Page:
Christmas, Midnight Echo 6, Reading and Writing

Be warned this might be the worst (or best) blog ever, because I’m gunna jump from Christmas to Midnight Echo to Work In Progress to Reading to Talking about Your Writing and then to The End.


I’m dreading Christmas. Firstly, we need to change the name. We should change it to Give the Kids Too Many Presents, Give the Adults Useless Shit They Don’t Want and then Eat Until You Vomit Day. We can abbreviate that to GKTMPGAUSTDWEUYVD. That’s the hashtag, folks. #GKTMPGAUSTDWEUYVD   … Hey cool! I got Aust in there without even trying. Here’s to not trying.


My ideal Christmas: I get to sleep in. Someone makes me a coffee and brings it to me in bed. Eventually we all slither out to the Christmas Tree (wow, it survived in my fantasy!) and open a small present or two; exactly what each of us wants, because we can read each other’s minds (this could be problematic at other times). Some friends/family drop in. No one expects to be fed a dripping messy feast. There’s some swimming; idyllic splashing and tittering of children. Semi-clad well-muscled man-servants deliver salad sandwiches on multigrain while I recline by the pool sipping lychee martinis and chatting with friends. And maybe family, so long as no one mentions Julia Gillard. And when night comes the children fall asleep in our arms as we sing old favourites around a camp fire. I don’t know if that’s perfect, but it would be a darn sight better than the usual hoo-haa. Is that a thing? A darn sight?



Midnight Echo Six is here!

Here is the link. You can read an interview with me (I probably sound very silly) and the beginning of my story Surgeon Scalpelfingers. You can buy a copy of Midnight Echo for the bargain price of $10 plus pottage or postage or whatever. I can’t wait until my contributor’s copy arrives in the mail.


In writing I’ve been working on short stories for Dark Faith 2 and Bloodstones. I’ve been trying to come up with a great sci-fi story to submit to Cosmos, as I told Cat Sparks I’d send her one, though I’m fairly confident she’s not checking her inbox going, ‘Where’s the story that lovely young Helen promised me?’ I’ve tried out a few concepts but nothing good enough has materialised. I’ve considered doing a maths degree but that might be an extreme course of action.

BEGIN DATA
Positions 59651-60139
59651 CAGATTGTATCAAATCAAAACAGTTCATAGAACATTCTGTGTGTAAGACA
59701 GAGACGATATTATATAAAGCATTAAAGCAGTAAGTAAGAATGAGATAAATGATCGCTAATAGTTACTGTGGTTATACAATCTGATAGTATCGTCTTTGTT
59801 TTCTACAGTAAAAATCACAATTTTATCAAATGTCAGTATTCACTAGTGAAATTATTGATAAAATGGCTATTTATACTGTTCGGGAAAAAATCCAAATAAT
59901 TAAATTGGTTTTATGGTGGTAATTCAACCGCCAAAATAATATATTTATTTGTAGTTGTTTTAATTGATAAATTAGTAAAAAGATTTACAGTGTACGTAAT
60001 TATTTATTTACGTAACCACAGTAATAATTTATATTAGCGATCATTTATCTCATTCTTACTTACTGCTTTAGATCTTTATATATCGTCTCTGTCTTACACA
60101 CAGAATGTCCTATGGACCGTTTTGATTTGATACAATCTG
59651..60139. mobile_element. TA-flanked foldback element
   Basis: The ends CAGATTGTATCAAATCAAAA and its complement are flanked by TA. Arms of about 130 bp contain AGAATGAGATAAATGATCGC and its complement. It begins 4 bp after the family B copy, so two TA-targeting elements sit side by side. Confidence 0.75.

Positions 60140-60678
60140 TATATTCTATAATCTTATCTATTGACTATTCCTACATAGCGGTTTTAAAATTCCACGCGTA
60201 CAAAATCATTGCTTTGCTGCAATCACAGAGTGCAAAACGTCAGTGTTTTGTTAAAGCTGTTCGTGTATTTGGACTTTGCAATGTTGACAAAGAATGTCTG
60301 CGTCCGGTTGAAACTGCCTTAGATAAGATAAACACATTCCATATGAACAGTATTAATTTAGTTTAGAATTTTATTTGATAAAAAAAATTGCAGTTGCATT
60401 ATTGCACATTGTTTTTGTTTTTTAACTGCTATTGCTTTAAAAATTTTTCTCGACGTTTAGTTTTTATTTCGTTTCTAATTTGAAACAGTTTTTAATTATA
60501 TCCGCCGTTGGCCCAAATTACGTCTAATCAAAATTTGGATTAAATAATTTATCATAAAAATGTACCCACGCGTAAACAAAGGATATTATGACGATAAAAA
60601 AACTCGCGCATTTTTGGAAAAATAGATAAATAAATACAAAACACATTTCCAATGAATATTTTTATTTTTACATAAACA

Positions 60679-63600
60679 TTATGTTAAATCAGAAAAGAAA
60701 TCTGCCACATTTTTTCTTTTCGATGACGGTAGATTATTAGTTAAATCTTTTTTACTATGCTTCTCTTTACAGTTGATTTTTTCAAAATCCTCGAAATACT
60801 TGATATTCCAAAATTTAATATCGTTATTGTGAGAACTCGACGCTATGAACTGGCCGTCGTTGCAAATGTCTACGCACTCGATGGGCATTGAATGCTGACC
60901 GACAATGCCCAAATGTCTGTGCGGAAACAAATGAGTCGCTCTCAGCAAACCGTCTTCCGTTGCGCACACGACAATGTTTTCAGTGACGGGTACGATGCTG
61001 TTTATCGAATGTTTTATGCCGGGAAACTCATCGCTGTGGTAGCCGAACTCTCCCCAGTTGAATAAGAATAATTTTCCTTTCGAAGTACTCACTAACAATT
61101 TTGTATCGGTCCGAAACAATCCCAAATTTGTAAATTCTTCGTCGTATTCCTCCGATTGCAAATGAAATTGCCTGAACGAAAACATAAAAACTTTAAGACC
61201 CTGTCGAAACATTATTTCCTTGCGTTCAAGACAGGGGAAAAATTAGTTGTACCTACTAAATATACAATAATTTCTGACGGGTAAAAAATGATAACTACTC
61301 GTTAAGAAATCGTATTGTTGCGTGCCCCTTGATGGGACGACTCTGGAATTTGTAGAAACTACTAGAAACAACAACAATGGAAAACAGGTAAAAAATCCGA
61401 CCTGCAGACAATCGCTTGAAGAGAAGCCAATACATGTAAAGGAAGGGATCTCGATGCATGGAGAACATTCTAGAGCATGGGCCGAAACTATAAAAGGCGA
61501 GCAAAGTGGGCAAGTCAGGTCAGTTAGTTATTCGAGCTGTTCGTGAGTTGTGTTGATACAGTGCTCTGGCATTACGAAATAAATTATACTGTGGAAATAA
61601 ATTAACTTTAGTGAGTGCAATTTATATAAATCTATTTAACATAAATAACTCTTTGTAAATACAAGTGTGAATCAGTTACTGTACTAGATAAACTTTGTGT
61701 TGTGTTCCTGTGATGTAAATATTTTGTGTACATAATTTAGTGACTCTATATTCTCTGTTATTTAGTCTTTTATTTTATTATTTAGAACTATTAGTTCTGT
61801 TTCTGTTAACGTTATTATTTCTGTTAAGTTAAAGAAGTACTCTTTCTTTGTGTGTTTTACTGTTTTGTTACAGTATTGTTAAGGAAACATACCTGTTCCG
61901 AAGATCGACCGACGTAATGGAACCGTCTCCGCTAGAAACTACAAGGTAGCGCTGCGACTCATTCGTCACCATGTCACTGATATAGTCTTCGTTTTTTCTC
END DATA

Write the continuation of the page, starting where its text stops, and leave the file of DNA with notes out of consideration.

I’ve been doing a lot of reading. I’ve read the Time Traveller’s Wife, The Courier’s New Bicycle, A Song of Fire and Ice, all of which were great in different ways. I’d love to get stuck into writing a novel, too, but I don’t feel I have enough time to throw at it at the moment. Short stories are more achievable. I’ll see how mothering commitments pan out next year, and if it looks like I have sufficient chunks of time I’ll get stuck into it.

My favourite character in A Song of Fire and Ice was Daenerys. She’s sweet, tough, human and she suffers but just rolls with the blows. What a girl/woman/whatever.


Isn’t it hard? I love to talk about my writing, but I usually have something planned to say. It might be what I have coming out, or the name of the anthology I’m writing for, or the premise I’m working with, if I’m really chuffed with it or I’d like to test the waters to see if the person I’m talking to likes the sound of it or if their eyes glaze over and they nod off. Or I might talk about a writer’s meeting I’ve just attended or a convention I’m going to and the crazy goings on there.

Sometimes my brain stalls … maybe because I go into my writing zone, which is all to do with my fingers and not my mouth.

Writers need to be able to talk about their writing, if they are writing for others and not just themselves. It’s an important way of connecting with people, both seeking an audience and to develop ideas. I feel most comfortable talking to The Splinter Group about what I’m working on, as they really seem interested and make great suggestions in a supportive way. They’re used to my far-fetching imagination.

I think it’s easy to be scared that someone will think your idea is stupid. I really admire authors who can make completely bizarre storylines and creatures seem entirely real. What reads well on the page might not sound good coming out of your mouth when you’re still forming your story. No idea is stupid.

Another concern I have when talking about my writing is giving away too much, and so ruining the story were the person to read it. I never worry about people stealing my ideas, because ideas appeal to different people, and everyone executes ideas in an individual style.


I’ve seen two movies this weekend, Attack the Block and the Ides of March. They were both good but I liked the action and aliens of Attack the Block better. Drama feels too grown up for me. I go to the movies (and read) to escape to more exciting worlds. Attack the Block was more of a feel good movie, too. The character relationships and growth were much more positive. It left me with a warm fuzzy feeling. I got free tickets from the Australian Horror Writers Association, but I don’t think that’s biased me.

THE END is coming

You were warned. This blog was all over the place. I can’t believe you read it all. You deserve a medal. Great work! Excellent. Ten out of Ten. Times like this, I miss school.




3 thoughts on “Christmas, Midnight Echo 6, Reading and Writing

  1. Hey there Helen – merry #GKTMPGAUSTWEUYVD to you also!! Hope all is going well – all I write is drivel at the moment (oh, and Christmas cards – email me your address please as you are on my list)

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